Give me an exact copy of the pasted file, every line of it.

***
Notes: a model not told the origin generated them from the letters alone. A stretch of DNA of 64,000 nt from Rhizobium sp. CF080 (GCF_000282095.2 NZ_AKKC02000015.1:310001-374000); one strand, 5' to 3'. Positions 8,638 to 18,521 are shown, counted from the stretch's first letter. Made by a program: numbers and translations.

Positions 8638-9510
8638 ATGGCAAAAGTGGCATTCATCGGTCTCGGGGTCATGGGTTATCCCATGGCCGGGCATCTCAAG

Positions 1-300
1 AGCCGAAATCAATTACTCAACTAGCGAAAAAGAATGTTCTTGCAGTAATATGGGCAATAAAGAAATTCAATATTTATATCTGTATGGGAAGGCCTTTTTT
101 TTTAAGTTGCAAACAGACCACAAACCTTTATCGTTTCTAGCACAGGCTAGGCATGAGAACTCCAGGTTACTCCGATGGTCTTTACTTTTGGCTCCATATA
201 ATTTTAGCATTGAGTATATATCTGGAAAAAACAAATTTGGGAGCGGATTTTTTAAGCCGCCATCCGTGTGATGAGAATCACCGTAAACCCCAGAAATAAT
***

Notes: a model not told the origin generated them from the letters alone. A stretch of DNA of 64,000 nt from Rhizobium sp. CF080 (GCF_000282095.2 NZ_AKKC02000015.1:310001-374000); one strand, 5' to 3'. Positions 8,638 to 18,521 are shown, counted from the stretch's first letter. Made by a program: numbers and translations.

Positions 8638-9510
8638 ATGGCAAAAGTGGCATTCATCGGTCTCGGGGTCATGGGTTATCCCATGGCCGGGCATCTCAAG

Positions 1-300
1 AGCCGAAATCAATTACTCAACTAGCGAAAAAGAATGTTCTTGCAGTAATATGGGCAATAAAGAAATTCAATATTTATATCTGTATGGGAAGGCCTTTTTT
101 TTTAAGTTGCAAACAGACCACAAACCTTTATCGTTTCTAGCACAGGCTAGGCATGAGAACTCCAGGTTACTCCGATGGTCTTTACTTTTGGCTCCATATA
201 ATTTTAGCATTGAGTATATATCTGGAAAAAACAAATTTGGGAGCGGATTTTTTAAGCCGCCATCCGTGTGATGAGAATCACCGTAAACCCCAGAAATAAT